What looks like a sample of that appeared on Sunday, in the overflowing comment box of an abridged version of There will be blood that ran in the Las Vegas Sun. Credited only to someone going as “Belinda,” the comment takes up the cudgels for the water authority, asserting that “SNWA lobbyists didn’t err, but the staff of the Legislative Counsel Bureau did, trying to calm noise from legislators unfriendly to southern Nevada. LCB takes proposed language for bills and converts it into what LCB deems is legally appropriate wording … So any confusion over intent can be traced to (1) a supremely lazy group of justices in Carson City; or (2) LCB staff, for failing to capture plain-face language in a way that would withstand scrutiny by robed morons.”
“Robed morons.” That explains the need for a pseudonym. One might question word choice from an actual SNWA lobbyist or employee just as the authority is appealing the Robison decision to the very men in robes.
The supreme irony, spotted by Knapp, is that the only awards for the pipeline unaffected by the first Robison decision but left critically challenged by the more recent Supreme Court one, now look destined to go back to Robison.
Or, as Knapp puts it, “the same district judge who has been the target of scorn and derision from the haughty SNWA.”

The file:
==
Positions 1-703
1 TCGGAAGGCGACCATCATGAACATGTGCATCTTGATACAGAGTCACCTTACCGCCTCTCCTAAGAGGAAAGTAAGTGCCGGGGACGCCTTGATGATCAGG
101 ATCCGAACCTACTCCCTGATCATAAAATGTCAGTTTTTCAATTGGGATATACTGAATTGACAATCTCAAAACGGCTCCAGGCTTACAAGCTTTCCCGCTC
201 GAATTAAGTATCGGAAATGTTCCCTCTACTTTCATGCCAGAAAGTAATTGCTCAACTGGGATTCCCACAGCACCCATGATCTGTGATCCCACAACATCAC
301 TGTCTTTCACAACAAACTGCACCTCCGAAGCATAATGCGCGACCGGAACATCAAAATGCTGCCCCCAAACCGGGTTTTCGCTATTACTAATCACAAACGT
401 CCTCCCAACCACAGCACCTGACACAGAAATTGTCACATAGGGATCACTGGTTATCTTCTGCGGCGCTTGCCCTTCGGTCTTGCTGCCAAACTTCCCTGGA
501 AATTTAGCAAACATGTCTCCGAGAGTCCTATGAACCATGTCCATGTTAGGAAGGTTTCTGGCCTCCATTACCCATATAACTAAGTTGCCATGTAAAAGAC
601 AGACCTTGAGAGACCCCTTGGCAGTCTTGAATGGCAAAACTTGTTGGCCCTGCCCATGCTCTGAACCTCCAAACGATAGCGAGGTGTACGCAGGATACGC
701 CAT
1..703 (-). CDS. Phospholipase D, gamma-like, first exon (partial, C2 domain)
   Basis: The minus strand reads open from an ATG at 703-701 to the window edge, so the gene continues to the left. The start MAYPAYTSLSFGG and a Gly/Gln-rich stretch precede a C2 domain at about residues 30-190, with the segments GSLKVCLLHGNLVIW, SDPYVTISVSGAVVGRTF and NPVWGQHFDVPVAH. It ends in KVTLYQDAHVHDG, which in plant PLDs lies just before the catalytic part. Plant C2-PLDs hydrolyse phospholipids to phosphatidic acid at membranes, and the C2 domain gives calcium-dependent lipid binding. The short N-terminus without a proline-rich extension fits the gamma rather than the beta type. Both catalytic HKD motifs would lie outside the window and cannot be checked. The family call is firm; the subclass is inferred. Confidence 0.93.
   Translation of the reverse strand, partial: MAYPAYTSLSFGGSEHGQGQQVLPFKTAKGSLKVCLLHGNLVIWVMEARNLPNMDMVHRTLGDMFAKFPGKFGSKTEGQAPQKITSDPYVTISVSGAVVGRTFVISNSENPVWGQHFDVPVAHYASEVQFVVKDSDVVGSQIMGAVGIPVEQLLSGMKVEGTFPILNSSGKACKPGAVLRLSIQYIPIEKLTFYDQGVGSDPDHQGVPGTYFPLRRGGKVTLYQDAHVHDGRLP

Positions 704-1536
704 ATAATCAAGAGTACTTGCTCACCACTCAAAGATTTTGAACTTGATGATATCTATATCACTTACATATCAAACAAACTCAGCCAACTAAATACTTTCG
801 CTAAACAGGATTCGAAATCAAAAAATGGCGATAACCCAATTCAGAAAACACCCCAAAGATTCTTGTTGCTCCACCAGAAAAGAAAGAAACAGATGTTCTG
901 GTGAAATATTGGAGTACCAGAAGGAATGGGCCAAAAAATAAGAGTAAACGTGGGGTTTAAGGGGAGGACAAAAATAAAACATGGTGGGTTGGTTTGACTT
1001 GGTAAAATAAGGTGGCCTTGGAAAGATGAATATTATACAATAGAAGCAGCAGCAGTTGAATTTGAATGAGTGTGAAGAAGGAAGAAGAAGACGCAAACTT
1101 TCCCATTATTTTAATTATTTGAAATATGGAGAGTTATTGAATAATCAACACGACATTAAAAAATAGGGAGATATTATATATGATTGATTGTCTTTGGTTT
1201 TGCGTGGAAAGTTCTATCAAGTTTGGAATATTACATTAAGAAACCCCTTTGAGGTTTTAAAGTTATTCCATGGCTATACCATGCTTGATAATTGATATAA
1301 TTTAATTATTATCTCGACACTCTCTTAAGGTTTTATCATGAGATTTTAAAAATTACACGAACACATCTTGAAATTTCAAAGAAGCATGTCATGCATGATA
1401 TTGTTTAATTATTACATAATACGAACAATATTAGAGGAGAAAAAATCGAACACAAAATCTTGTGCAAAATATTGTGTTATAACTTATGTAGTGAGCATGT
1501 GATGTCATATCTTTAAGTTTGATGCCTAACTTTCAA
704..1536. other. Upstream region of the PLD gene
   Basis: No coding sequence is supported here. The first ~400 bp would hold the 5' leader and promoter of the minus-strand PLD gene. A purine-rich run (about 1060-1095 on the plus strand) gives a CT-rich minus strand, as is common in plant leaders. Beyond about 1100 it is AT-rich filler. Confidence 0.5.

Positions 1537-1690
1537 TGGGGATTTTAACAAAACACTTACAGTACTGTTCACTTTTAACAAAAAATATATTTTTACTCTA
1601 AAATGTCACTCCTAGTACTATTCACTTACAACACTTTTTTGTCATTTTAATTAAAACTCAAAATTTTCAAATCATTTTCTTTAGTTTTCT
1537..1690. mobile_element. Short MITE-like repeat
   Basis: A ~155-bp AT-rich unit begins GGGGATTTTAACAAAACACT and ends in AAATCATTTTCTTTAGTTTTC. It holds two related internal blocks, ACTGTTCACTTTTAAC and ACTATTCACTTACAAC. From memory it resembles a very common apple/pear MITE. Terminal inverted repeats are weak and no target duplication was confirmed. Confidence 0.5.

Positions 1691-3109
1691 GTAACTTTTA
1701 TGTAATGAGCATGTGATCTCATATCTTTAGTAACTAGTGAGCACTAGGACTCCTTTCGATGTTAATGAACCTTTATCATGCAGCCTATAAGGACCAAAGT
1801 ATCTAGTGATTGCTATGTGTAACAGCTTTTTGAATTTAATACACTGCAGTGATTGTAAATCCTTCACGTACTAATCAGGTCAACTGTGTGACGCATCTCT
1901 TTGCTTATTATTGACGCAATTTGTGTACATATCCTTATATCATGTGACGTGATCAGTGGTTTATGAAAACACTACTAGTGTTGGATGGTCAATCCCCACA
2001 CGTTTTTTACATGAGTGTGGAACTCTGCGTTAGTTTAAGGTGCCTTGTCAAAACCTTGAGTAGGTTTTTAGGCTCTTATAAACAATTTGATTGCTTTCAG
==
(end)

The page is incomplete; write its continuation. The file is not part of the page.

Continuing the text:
The 7th District Court of Nevada confirms that Judge Robison is likely to receive the case.
“At long last, things are getting interesting,” Knapp concluded.
You said it, George.
UPDATE 2/4/2010: Click here to read Knapp as he expands on the tactic of belittling Judge Robison in It’s just a flesh wound in this week’s Las Vegas CityLife.
UPDATE 2/3/2010: Yesterday the Nevada Department of Conservation & Natural Resources included the following statement in its director’s report: “Last Thursday the Nevada Supreme Court overturned a State District Court decision regarding water applications filed by the Las Vegas Valley Water Authority in 1989. These applications relate to the importation of ground water from eastern valleys to Las Vegas.
In the ruling, the Court determined that past State Engineers have long misinterpreted statutory language (dating back to 1947) which requires action be taken on applications within a one year period. While actions (motions, prehearings, etc.) have occurred many times on the 1989 applications, and the statutory language was amended in 2003, the Court remanded the case back to the lower court with specific instructions to reopen the comment period or have the applications re-filed.
As is common with major decisions such as this, the long term ramifications will be realized over time. DWR is working closely with the Office of the Attorney General to interpret the decision and to chart the most prudent course of action.
In addition, in light of this decision, Utah’s Governor Herbert has placed an indefinite hold on approval of the bi-state Snake Valley water allocation agreement.”
CORRECTION 2/2/2010: The January 28, 2010 news report in this website on the Supreme Court decision “Las Vegas pipeline loses its water” stated that awards left standing after the Robison decision would be voided. This was incorrect. The remedy for the due process violation ruled on by the Supreme Court is unclear and has been referred back to the White Pine County District Court, which looks likely to refer it to Judge Robison, who in October voided awards for three of four basins on the pipeline track.